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Linux Tutorial - Shells and Utilities - Different Kinds of Shells
  Interpreting the Command ---- Command Line Editing  

Different Kinds of Shells

The great-grandfather of all shells is /bin/sh, called simply sh or the Bourne Shell, named after its developer, Steven Bourne. When it was first introduced in the mid-1970s, this was almost a godsend as it allowed interaction with the operating system. This is the "standard" shell that you will find on every version in UNIX (at least all those I have seen). Although many changes have been made to UNIX, sh has remained basically unchanged.

All the capabilities of "the shell" I've talked about so far apply to sh. Anything I've talked about that sh can do, the others can do as well. So rather than going on about what sh can do (which I already did), I am going to talk about the characteristics of some other shells.

Later, I am going to talk about the C-Shell, which kind of throws a monkey wrench into this entire discussion. Although the concepts are much the same between the C-Shell and other shells, the constructs are often quite different. On the other hand, the other shells are extensions of the Bourne Shell, so the syntax and constructs are basically the same.

Be careful here. This is one case in which I have noticed that the various versions of Linux are different. Not every shell is in every version. Therefore, the shells I am going to talk about may not be in your distribution. Have no fear! If there is a feature that you really like, you can either take the source code from one of the other shells and add it or you can find the different shells all over the Internet, which is much easier.

Linux includes several different shells and we will get into the specific of many of them as we move along. In addition, many different shells are available as either public domain, shareware, or commercial products that you can install on Linux.

As I mentioned earlier, environment variables are set up for you as you are logging in or you can set them up later. Depending on the shell you use, the files used and where they are located is going to be different. Some variables are made available to everyone on the system and are accessed through a common file. Others reside in the user's home directory.

Normally, the files residing in a users home directory can be modified. However, a system administrator may wish to prevent users from doing so. Often, menus are set up in these files to either make things easier for the user or to prevent the user from getting to the command line. (Often users never need to get that far.) In other cases, environment variables that shouldn't be changed need to be set up for the user.

One convention I will be using here is how I refer to the different shells. Often, I will say "the bash" or just "bash" to refer to the Bourne-Again Shell as a concept and not the program /bin/bash. I will use "bash" to refer to the "Bourne Shell" as an abstract entity and not specifically to the program /bin/sh.

Why the Bourne-Again Shell? Well, this shell is compatible with the Bourne Shell, but has many of the same features as both the Korn Shell (ksh) and C-Shell (csh). This is especially important to me as I flail violently when I don't have a Korn Shell.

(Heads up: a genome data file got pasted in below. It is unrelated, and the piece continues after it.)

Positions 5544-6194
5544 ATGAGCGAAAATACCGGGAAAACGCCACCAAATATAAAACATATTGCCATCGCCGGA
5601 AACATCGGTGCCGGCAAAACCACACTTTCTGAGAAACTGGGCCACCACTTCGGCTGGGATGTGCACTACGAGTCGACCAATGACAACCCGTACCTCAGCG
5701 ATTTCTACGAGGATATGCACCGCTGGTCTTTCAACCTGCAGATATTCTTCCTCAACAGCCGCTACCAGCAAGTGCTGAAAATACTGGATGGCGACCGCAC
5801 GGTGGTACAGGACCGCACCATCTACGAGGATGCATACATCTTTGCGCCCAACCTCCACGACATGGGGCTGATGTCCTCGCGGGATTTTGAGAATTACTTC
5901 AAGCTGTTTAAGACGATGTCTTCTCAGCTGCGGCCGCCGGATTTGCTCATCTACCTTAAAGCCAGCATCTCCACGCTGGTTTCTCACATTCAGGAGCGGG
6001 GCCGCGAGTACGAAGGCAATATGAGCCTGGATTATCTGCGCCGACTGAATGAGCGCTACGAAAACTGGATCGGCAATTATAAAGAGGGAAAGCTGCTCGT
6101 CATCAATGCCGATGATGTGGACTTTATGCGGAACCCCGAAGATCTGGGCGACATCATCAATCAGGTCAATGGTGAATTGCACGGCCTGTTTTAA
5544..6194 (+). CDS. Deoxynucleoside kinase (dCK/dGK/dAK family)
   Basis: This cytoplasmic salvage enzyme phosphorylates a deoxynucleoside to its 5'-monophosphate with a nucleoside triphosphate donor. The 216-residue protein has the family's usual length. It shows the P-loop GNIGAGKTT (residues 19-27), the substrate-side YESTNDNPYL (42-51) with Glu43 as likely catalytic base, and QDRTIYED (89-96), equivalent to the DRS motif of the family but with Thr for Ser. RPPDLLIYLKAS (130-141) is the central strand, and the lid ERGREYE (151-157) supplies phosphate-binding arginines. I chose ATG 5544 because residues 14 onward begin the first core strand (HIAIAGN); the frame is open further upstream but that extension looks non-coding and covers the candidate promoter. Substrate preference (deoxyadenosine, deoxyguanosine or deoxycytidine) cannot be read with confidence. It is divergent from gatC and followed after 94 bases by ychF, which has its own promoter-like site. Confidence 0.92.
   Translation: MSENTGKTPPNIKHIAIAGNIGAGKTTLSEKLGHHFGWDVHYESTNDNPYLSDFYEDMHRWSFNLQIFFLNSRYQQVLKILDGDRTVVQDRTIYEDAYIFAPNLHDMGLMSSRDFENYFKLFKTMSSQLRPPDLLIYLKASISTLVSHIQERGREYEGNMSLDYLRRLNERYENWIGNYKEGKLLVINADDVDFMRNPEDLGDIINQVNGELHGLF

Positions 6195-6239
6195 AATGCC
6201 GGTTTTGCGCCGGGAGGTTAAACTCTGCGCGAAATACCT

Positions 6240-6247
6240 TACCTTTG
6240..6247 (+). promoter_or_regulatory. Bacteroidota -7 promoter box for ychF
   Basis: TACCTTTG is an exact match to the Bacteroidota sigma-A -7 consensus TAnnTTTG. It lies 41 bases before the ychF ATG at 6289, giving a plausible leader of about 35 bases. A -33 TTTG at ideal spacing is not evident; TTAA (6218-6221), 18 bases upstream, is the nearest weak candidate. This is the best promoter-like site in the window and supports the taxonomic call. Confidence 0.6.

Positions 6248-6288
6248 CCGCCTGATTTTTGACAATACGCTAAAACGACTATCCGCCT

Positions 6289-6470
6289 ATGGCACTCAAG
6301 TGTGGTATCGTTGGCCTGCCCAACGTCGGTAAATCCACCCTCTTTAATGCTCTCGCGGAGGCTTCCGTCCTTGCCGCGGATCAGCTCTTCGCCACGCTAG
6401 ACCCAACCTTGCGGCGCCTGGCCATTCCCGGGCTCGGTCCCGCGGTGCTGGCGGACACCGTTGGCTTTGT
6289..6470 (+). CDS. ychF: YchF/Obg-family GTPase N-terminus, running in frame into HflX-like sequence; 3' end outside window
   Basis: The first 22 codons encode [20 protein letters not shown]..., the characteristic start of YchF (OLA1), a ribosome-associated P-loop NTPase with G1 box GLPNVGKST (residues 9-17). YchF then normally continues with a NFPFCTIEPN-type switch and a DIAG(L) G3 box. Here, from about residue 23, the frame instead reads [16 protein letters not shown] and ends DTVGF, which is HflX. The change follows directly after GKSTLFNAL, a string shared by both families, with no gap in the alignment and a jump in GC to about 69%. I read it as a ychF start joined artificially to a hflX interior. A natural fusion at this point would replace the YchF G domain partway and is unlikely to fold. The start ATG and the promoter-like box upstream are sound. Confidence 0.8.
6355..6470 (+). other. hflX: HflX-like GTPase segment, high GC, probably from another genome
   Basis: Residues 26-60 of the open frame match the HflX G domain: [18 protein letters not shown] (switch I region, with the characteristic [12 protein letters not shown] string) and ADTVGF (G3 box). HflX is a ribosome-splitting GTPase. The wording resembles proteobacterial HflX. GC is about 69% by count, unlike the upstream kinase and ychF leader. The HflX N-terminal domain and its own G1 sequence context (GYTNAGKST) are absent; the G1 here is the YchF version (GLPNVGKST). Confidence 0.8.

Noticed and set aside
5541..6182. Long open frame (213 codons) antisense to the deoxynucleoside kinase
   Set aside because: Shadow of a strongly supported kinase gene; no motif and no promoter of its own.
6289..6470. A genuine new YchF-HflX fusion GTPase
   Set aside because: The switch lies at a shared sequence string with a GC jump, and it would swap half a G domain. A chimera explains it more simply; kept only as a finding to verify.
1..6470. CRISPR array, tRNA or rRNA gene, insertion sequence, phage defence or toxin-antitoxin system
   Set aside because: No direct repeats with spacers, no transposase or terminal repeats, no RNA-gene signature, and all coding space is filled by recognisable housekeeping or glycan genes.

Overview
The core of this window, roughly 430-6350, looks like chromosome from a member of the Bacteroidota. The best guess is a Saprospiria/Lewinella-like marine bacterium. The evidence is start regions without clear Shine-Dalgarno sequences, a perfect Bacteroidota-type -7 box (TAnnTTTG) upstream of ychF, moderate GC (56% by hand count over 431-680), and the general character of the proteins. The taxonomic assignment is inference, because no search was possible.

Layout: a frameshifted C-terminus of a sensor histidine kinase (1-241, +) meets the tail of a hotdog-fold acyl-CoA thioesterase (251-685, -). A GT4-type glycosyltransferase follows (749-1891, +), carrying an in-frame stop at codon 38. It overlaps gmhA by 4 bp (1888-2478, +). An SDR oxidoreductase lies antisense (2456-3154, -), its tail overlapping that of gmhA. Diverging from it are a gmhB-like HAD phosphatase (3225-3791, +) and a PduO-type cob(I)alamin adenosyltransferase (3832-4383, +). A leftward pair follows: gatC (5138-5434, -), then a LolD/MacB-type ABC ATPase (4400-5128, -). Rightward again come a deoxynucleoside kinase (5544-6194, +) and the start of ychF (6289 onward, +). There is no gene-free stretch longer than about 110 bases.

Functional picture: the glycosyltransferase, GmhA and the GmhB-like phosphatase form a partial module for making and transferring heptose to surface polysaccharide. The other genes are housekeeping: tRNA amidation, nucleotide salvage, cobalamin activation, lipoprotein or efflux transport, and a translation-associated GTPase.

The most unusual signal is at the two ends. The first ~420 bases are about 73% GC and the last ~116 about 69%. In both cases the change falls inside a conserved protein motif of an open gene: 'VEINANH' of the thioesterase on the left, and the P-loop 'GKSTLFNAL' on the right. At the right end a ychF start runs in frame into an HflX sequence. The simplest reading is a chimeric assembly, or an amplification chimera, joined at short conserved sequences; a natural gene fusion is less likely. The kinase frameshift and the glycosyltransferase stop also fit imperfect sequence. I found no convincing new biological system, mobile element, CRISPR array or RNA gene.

Most of the issues I am going to address here are detailed in the appropriate man-pages and other documents. Why cover them here? Well, in keeping with one basic premise of this book, I want to show you the relationships involved. In addition, many of the things we are going to look at are not emphasized as much as they should be. Often, users will go for months or years without learning the magic that these shells can do.

Only one oddity really needs to be addressed: the behavior of the different shells when moving through symbolic links. As I mentioned before, symbolic links are simply pointers to files or directories elsewhere on the system. If you change directories into symbolic links, your "location" on the disk is different than what you might think. In some cases, the shell understands the distinction and hides from you the fact that you are somewhere else. This is where the problem lies.

Although the concept of a symbolic link exists in most versions of UNIX, it is a relatively new aspect. As a result, not all applications and programs behave in the same way. Let's take the directory /usr/spool as an example. Because it contains a lot of administrative information, it is a useful and commonly accessed directory. It is actually a symbolic link to /var/spool. If we are using ash as our shell, when we do a cd /usr/spool and then pwd, the system responds with: /var/spool. This is where we are "physically" located, despite the fact that we did a cd /usr/spool. If we do a cd .. (to move up to our parent directory), we are now located in /var. All this seems logical. This is also the behavior of csh and sh on some systems.

If we use bash, things are different. This time, when we do a cd /usr/spool and then pwd, the system responds with /usr/spools. This is where we are "logically". If we now do a cd .., we are located in /usr. Which of these is the "correct" behavior? Well, I would say both. There is nothing to define what the "correct" behavior is. Depending on your preference, either is correct. I tend to prefer the behavior of ksh. However, the behavior of ash is also valid.

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Copyright 2002-2009 by James Mohr. Licensed under modified GNU Free Documentation License (Portions of this material originally published by Prentice Hall, Pearson Education, Inc). See here for details. All rights reserved.



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